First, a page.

A comparison study between core stability and trunk extensor endurance training in the management of acute low back pain in field hockey players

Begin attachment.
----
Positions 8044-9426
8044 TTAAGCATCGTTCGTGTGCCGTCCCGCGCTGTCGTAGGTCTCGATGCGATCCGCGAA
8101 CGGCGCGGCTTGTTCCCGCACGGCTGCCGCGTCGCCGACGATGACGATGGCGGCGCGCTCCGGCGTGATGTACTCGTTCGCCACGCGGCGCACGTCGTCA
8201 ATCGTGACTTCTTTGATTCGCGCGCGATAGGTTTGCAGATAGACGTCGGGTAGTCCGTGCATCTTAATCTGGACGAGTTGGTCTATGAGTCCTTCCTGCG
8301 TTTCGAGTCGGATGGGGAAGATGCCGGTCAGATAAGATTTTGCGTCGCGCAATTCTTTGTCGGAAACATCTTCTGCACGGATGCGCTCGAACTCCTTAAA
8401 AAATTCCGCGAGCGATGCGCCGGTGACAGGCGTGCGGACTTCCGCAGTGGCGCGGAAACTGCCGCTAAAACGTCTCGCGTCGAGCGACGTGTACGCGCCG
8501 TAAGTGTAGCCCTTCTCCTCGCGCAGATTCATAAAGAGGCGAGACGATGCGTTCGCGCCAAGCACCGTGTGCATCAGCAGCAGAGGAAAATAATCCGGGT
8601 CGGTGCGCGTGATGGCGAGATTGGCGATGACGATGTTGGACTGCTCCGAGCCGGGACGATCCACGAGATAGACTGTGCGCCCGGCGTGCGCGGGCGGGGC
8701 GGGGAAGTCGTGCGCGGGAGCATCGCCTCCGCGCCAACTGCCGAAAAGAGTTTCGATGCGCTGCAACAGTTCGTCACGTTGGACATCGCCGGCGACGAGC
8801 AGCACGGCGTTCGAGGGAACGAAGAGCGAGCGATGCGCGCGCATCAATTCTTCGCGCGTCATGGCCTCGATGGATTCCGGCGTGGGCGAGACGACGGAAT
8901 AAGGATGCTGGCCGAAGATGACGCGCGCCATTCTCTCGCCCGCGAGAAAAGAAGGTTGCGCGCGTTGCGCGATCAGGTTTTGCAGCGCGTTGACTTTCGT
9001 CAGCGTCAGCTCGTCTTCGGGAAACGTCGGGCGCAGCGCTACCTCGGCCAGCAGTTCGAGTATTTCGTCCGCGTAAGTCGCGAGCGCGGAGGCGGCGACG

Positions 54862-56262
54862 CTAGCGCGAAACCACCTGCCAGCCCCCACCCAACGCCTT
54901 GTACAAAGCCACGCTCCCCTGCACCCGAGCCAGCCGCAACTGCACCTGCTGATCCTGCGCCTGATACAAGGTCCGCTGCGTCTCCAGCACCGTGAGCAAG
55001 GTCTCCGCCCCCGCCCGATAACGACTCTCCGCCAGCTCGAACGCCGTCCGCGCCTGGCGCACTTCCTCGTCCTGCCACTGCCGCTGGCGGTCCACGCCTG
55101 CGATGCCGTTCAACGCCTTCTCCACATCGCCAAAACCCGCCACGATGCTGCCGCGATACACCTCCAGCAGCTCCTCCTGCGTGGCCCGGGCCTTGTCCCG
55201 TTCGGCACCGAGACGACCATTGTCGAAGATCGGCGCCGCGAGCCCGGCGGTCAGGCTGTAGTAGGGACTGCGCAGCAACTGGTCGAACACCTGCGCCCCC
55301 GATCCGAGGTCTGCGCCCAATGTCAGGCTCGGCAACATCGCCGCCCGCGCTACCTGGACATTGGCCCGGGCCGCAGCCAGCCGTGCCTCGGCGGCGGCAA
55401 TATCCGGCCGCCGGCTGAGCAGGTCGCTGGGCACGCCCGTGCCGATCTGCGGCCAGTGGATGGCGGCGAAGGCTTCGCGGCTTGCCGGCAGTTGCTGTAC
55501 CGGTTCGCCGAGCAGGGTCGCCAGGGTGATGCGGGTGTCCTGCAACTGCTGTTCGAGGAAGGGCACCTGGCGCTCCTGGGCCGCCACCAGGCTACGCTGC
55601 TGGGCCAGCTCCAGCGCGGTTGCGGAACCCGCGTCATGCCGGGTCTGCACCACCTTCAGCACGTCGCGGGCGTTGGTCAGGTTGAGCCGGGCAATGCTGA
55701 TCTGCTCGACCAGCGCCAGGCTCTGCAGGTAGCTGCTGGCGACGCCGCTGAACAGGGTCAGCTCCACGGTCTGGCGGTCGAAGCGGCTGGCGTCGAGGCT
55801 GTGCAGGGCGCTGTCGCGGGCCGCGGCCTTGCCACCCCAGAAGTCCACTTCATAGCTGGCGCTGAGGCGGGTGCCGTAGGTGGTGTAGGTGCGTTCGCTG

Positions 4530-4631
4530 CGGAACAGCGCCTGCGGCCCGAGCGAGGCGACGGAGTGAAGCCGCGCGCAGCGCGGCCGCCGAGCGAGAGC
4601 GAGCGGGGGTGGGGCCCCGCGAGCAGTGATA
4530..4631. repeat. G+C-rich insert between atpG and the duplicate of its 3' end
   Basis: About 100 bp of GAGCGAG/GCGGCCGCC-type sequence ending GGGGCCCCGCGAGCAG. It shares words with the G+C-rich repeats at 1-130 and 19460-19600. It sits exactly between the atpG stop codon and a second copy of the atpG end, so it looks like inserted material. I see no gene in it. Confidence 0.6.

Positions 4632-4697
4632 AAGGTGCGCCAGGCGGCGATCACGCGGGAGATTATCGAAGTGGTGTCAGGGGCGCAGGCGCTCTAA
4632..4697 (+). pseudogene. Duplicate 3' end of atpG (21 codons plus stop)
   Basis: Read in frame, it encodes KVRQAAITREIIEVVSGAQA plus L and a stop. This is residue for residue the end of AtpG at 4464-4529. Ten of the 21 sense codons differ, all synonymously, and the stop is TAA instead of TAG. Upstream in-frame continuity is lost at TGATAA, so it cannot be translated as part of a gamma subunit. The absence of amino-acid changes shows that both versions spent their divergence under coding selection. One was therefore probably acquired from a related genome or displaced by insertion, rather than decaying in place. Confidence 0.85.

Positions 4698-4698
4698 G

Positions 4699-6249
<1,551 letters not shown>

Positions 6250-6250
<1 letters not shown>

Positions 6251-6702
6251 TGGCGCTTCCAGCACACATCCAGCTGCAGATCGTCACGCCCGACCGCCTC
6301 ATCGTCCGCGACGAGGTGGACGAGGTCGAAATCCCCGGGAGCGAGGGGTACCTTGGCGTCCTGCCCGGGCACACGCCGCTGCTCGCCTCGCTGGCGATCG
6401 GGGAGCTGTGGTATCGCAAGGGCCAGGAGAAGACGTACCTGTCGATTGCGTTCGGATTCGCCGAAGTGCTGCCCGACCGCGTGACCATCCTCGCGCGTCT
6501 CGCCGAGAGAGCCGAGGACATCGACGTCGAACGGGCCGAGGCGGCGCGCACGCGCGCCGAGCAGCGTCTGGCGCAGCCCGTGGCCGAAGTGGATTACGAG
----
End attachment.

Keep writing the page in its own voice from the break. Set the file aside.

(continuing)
Objectives: When we consider the body position of a field hockey player, the lumbar spine is always in a flexed position, which combined with rotational movements during various hitting and pushing techniques, increases the strain upon the spine and surrounding muscles, thus leading to low back pain. To determine the relationship between core strength and trunk extensor endurance relating to the incidence of acute low back pain in field hockey players. Project Design: The research project was in the form of a quantitative cross-sectional study, using human subjects. Setting: The research project occurred during the field hockey season (2008) with players who had acute low back pain. The players were clinically assessed and subdivided into necessary groups at the Chiropractic Day Clinic at the Durban Institute of Technology. Subjects: Adult, male patients, aged between 18 and 30 years of age, playing premier field hockey. Out of the thirty players, 12 players have played in the National u/21 squad, 7 players have played in a Junior National team and 11 players have played senior provincial field hockey. Outcome measure: This included three tests. Firstly, the absolute difference of pressure from the reference value of 70mmHg (prone) and 40mmHg (supine) was used as the outcome measure on a Pressure Biofeedback Unit and length of time (in seconds), a correct contraction of the core stability muscles was maintained. Secondly, the length of time (in seconds) for Trunk Extensor Endurance. Thirdly, repeated measures for NRS-101 and Quebec Back Pain Disability Scale for the duration of the research period. v Results: It was found that there was no statistical evidence or convincing trend to show that the training programmes (core stability and trunk extensor endurance) increased the subjects’ core strength or trunk extensor endurance in the time allocated, although there seemed to be a placebo effect in the Trunk Extensor Group, which showed improvement in some of the core stability outcomes. There was statistical evidence that the intervention (training programmes) reduced pain, according to the Quebec Back Pain Disability Scale (Quebec) score over time, and a non-significant trend suggested this according to the Numerical Rating Scale-101 (NRS). Since both groups’ NRS and Quebec scores were not significantly different at baseline, the difference can be attributed to the effect of the intervention. Conclusions: The results of this study found that the Trunk Extensor Endurance Group, that performed the trunk extensor endurance training programme, yielded better results in core stability and trunk extensor endurance. However, the Core Stability Group, that performed the core stability training programme, showed a quicker reduction in pain levels during the three week intervention period. Therefore, by combining both training programmes, future rehabilitation of athletes suffering from acute low back pain will be more successful. Sport performance of the athletes (field hockey players), through the proponents of swiss ball training, will also improve.